Kobe and the Commish
Many NBA fans, including myself, put this regular season down as one of the best in recent memory. With so many story-lines being played out and so much history being made, I thought it was necessary to document the best moments of the season.
Ever since the vaunted free-agent class of 2010 settled into their respective teams, the NBA has been steaming with newfound rivalries and basic philosophic disagreements. The only thing that could possibly top it is the postseason to come.
After over six months of trade rumors about Carmelo and Nets led to disappointment when the superstar landed in New York, Mikhail Prokhorov and the Nets managed to pull of one of the sneakiest deadline deals ever, in an era when every story is tweeted about before it becomes official.
Williams may not have been the superstar Nets fans expected, but it is a start.
In October and the months before the NBA season started, there were whispers of the Lakers or even the newly assembled Heat gunning for 70-plus wins.
Not too many people expected the San Antonio Spurs to lead the league in wins, especially by the margin they did for the first three quarters of the year.
The Spurs have to be one of the most boring 1-seeds in recent memory, which almost makes their story all the more interesting.
Year after year, head coach Gregg Popovich seems to find a way to put the right pieces together, and this year has been no exception.
After waiting an entire year to see if this kid was the real deal or another prospect destroyed by the Donald Sterling Clippers Curse, we finally have our answer.
From the first game alone, we found out what Blake Griffin was going to mean to the league.
Not only has Griffin given us enough dunks to support SportsCenter's Top 10 for the next year, he has revitalized the entire Clippers organization, which is no easy task.
If he can manage to stay healthy, he will continue to be a riveting story for years to come.
In a league where superstars seem to be flocking to each other for support, New York finally has their Super-Duo.
After the seemingly endless trade talks between the Nuggets and the Knicks, Spike Lee and crew finally have what they wanted: the key pieces in place to begin forming a contender.
And it's safe to say its good for the sport to have a new life pumped into New York basketball.
The NBA is a league where the All-Star game tends to be a microcosm for the entire season. This season, Kobe put the West on his back and showed he still has a little left in the tank.
Although most would argue the NBA All-Star game is meaningless, it seemed to have a bit of an edge this year.
Bryant's 37 points ignited his hometown crowd and seemed to ignite his team as well: the Lakers have the league's best record since the break.
The New Trio in South Beach dominated headlines all summer, and that hasn't subsided much as the season has gone on.
Everyone expected the Heat's new superstars to need some time to adjust to playing with one another, but few thought they would be heading into the playoffs with as many questions as they have. The thing is, most of it isn't the Big Three's fault.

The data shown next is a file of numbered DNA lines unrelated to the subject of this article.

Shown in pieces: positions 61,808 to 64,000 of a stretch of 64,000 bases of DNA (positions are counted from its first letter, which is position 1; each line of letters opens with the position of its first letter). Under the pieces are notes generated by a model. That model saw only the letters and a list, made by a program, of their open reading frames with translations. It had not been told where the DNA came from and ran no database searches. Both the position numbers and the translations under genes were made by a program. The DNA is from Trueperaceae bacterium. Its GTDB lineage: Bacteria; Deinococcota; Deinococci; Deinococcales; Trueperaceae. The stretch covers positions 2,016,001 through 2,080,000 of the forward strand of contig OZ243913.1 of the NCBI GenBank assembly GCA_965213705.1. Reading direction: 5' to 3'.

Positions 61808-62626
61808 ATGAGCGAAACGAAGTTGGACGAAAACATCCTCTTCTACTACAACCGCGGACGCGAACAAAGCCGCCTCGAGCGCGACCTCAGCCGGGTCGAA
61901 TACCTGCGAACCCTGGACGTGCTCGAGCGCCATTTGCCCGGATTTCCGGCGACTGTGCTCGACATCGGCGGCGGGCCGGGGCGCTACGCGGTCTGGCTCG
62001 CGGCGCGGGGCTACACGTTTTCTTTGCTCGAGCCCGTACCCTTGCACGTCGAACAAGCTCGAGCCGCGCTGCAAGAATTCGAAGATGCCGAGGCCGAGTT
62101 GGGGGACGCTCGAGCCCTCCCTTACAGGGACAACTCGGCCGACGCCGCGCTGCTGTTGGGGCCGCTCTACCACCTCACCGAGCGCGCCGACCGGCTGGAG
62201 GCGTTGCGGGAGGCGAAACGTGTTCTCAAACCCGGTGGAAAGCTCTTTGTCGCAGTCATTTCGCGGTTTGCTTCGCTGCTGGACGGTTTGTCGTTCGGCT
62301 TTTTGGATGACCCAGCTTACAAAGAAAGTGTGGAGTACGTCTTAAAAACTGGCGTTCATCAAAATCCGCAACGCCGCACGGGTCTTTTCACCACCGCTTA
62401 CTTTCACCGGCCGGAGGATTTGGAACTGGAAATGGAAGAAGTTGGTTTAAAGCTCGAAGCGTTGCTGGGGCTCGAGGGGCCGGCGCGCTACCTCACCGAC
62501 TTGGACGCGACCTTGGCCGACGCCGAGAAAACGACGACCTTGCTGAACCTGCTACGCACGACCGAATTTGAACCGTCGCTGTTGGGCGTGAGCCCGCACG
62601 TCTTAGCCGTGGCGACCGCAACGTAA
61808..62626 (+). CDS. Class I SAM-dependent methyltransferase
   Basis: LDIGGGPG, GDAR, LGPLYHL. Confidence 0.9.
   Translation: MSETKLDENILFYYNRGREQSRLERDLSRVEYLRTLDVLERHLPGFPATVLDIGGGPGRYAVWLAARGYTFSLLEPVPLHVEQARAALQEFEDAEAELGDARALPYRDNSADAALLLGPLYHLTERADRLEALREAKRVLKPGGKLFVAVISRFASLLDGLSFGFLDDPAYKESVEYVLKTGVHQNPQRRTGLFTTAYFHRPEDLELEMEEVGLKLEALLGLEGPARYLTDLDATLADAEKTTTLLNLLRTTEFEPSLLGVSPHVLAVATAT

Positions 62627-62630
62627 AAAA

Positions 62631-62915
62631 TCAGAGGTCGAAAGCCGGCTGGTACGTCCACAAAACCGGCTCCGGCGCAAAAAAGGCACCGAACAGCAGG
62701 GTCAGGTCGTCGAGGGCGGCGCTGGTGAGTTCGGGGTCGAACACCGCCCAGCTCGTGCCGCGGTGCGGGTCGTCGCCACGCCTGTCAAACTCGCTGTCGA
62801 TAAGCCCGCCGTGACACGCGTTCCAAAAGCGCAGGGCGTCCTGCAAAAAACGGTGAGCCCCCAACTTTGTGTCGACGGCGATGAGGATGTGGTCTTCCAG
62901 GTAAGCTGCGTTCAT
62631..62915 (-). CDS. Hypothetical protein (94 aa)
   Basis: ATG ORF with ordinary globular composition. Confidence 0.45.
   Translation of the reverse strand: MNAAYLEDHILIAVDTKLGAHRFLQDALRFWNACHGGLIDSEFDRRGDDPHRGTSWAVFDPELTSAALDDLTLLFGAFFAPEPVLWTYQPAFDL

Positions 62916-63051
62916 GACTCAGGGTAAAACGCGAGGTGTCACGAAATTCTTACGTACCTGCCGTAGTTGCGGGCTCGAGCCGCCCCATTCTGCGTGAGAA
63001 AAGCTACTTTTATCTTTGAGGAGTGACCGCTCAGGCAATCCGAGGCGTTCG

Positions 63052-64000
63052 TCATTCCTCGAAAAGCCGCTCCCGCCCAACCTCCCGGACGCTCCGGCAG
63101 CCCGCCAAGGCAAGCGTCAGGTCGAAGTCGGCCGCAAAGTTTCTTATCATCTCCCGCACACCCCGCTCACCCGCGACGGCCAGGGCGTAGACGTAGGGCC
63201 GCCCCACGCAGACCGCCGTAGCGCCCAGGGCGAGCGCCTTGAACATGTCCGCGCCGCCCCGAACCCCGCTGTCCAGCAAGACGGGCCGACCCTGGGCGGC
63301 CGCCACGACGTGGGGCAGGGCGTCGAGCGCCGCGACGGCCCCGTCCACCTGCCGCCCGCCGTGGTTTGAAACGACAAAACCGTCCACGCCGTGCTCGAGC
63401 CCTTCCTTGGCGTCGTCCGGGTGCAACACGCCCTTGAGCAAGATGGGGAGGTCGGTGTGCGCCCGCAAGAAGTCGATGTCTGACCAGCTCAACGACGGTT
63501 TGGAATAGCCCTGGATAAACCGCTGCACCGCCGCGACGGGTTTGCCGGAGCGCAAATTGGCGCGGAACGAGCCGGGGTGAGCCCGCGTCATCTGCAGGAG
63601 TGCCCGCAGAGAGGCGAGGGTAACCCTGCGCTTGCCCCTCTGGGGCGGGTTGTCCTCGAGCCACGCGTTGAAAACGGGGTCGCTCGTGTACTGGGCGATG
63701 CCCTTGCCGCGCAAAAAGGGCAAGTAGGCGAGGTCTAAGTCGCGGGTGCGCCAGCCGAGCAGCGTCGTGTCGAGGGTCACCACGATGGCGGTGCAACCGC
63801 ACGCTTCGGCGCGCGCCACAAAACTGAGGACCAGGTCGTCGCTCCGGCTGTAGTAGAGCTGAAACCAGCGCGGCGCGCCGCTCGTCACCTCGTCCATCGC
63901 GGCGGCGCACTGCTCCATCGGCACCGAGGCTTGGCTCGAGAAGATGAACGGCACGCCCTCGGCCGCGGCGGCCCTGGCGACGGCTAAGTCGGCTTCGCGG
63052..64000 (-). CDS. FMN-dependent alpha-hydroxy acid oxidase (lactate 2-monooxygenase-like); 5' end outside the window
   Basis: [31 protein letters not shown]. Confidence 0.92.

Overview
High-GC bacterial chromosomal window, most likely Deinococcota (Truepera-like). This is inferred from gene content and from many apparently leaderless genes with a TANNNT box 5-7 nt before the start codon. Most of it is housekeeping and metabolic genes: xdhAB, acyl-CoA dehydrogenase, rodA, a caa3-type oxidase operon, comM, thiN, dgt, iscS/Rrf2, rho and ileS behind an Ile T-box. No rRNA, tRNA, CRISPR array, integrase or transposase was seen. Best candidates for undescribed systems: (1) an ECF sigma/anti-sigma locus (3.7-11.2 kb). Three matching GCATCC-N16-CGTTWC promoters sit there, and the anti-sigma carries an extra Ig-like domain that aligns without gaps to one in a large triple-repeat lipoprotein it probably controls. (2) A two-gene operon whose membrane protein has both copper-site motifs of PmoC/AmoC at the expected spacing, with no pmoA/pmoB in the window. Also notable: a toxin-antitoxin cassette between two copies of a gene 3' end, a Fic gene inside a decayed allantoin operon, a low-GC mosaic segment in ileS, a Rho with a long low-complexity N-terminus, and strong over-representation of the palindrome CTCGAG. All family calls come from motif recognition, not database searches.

An underachieving supporting cast, at times riddled with injury, has left James, Bosh, and Wade seeming to play three-on-five. Will it work itself out in the playoffs, or is it another failed experiment?
Kevin Love's season-long rampage on the glass has in itself been a remarkable story: Love leads the league in rebounding at 15.2 a game.
But it was his 31-point, 31-rebound performance against the Knicks that brought Love and the rarely-recognized Timberwolves some attention.
It was the league's first 30-30 game since Moses Malone accomplished the feat in 1982. Even more impressive? It came in a rare Timberwolves win.
The other side of the Heat Trio forming in South Beach: a Cleveland franchise left in ruins. The Cavaliers started the season off decently, until LeBron and Co. came to town.
The ruckus crowd was more concerned with cheering against James than for their own team, and James soon silenced them by turning the game into a laugher.
The Cavs then proceeded to go into a 26-game losing streak while the Heat went on to win 21 of their next 22.
The hatred is still there, but now Cleveland is simply looking for a way to move on.
Just as no one focused on the NFL labor dispute until the season ended, no one seems to be really worried about the potential for an NBA lockout next season either.
But if anything, it seems the NBA is more likely to lock out than the NFL.
Just as fan interest was hitting its stride and the league was truly interesting again, it may be all flushed away with a work stoppage.
The single greatest moment (or story, I guess) of the 2010-2011 NBA season has hands down been Derrick Rose and his MVP-level performance.
Forget about his individual stats, which are more than impressive, just look at the team stat that matters more than any other: wins.
Rose has somehow managed to secure a No. 1 seed in the east despite only having his entire squad with him for about a quarter of the season. Simply remarkable.
In a year that was supposed to be all about superstar trios, Rose and the Bulls have proven that true team chemistry, a great leader, and great team defense can still win in this league.